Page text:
On June 17, 2010 the Middle East Program of the Woodrow Wilson Center hosted a panel discussion to examine women's rights and the role of women in the governance of Afghanistan. The panel was moderated by Haleh Esfandiari, Director of the Middle East Program at the Woodrow Wilson Center.
Najla Ayubi, human rights activist and lawyer associated with the Organization of Strategic Studies and Research, spoke on the reconciliation and reintegration process and women's rights in Afghanistan. Ayubi highlighted two main issues that limit progress for women's rights in the country. First, Afghan women are still fundamentally excluded from developing policy at top levels. Second, there was significant confusion over the process of the country's National Consultative Peace Jirga, and the women involved in the peace jirga never had a chance to speak out. Furthermore, Ayubi stressed the importance of improving women's involvement in and awareness of the justice system, citing how 80% of the justice system in Afghanistan is informal and predominantly rural with the presence of women largely lacking.
Ayubi also discussed the role of the Taliban, noting that while more moderate Taliban members have already been involved with the government, more extreme Taliban members still resort to violence. Additionally, Ayubi stressed the need for increased accountability within all levels of the justice system. Ayubi concluded by saying that the prospects for sustainable peace are low if the government does not consult women's civil society groups and that there is a need for greater women's participation and representation at both the top level of governance and the grassroots level.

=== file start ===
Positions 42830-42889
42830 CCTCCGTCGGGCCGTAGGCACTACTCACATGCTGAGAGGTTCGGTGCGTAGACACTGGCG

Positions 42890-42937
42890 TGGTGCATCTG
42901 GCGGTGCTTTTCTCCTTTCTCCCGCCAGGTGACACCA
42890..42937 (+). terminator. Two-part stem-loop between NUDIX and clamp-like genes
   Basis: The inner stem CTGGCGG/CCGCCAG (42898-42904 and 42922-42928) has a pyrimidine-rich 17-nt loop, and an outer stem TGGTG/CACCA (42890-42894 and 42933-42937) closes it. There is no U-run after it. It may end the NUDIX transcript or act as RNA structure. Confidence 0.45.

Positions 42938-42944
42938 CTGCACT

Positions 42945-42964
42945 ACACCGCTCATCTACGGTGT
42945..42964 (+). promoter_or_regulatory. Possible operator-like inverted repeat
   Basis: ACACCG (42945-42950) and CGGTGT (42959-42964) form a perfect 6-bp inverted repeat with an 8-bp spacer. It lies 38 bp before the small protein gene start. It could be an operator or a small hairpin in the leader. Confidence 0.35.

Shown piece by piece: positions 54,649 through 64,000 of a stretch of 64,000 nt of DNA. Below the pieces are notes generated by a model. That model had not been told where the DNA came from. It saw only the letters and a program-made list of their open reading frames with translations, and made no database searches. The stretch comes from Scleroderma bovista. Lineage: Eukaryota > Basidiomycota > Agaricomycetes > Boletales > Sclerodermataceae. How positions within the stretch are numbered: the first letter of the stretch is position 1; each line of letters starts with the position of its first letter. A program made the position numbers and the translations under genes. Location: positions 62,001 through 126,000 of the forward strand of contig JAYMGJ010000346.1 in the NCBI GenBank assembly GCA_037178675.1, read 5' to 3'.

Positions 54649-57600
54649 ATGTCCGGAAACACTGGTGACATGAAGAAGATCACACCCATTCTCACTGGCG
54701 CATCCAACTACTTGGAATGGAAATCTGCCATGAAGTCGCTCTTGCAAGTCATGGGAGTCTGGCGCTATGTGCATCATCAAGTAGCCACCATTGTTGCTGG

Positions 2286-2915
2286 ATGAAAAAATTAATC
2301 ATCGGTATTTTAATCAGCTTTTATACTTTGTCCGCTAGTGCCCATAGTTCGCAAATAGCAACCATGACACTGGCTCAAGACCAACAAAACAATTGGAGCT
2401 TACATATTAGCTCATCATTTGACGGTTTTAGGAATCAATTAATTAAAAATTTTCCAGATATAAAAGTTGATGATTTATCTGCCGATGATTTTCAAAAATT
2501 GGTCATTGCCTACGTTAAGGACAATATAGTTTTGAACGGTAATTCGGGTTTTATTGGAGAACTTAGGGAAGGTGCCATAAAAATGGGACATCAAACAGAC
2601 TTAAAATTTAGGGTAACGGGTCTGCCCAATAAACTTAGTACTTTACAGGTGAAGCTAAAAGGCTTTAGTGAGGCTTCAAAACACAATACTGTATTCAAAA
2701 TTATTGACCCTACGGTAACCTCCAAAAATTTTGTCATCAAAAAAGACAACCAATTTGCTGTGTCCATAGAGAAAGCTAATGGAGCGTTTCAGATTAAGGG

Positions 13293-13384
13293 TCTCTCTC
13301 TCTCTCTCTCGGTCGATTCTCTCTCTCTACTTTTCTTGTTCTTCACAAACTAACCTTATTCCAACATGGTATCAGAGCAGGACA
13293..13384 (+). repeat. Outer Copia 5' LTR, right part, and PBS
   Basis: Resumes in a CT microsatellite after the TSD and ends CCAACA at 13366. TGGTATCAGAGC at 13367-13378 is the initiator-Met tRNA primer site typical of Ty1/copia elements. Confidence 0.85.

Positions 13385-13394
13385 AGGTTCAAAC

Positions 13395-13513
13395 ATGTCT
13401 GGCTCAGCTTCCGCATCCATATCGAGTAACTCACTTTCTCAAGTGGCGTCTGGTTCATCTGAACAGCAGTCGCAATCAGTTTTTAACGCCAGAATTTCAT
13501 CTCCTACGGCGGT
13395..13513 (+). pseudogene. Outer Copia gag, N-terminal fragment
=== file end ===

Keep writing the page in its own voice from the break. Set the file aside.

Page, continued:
Huria Samira Hamidi, of the Afghan Women's Network, explained the role of women inside the peace jirga. Hamidi pointed out how the Afghan government listens to Secretary of State Hillary Clinton's recommendations, but that in spite of women's involvement in the peace jirga and other assemblies, the Afghan government does not take Afghan women seriously. Hamidi also asserted that while the Afghan government has assured that it will address women's rights, it has not been transparent in how it plans to use the money for reconciliation to benefit women and women's issues. She supported this claim by citing how the government has been ambiguous on women's involvement in the resource allocation of aid and indicating that the Afghan government only allows women to be involved in the decision-making process to symbolically represent their commitment to women's empowerment.
In her discussion of the international community, Hamidi indicated that international donors often choose to work with "favorites" in Afghanistan. Furthermore, Hamidi pointed out that Afghanistan has thirty-four provinces that need help with state-building. She also discussed how the Afghan government and the international community are not consistent in their strategy, citing how the Afghan government announced reconciliation at the same time a military operation was planned in Kandahar. Hamidi concluded by noting how reform and reconciliation in Afghanistan are about changing attitudes towards women and towards the building of the country.
By Avideh Mayville, Middle East Program
Haleh Esfandiari, Middle East Program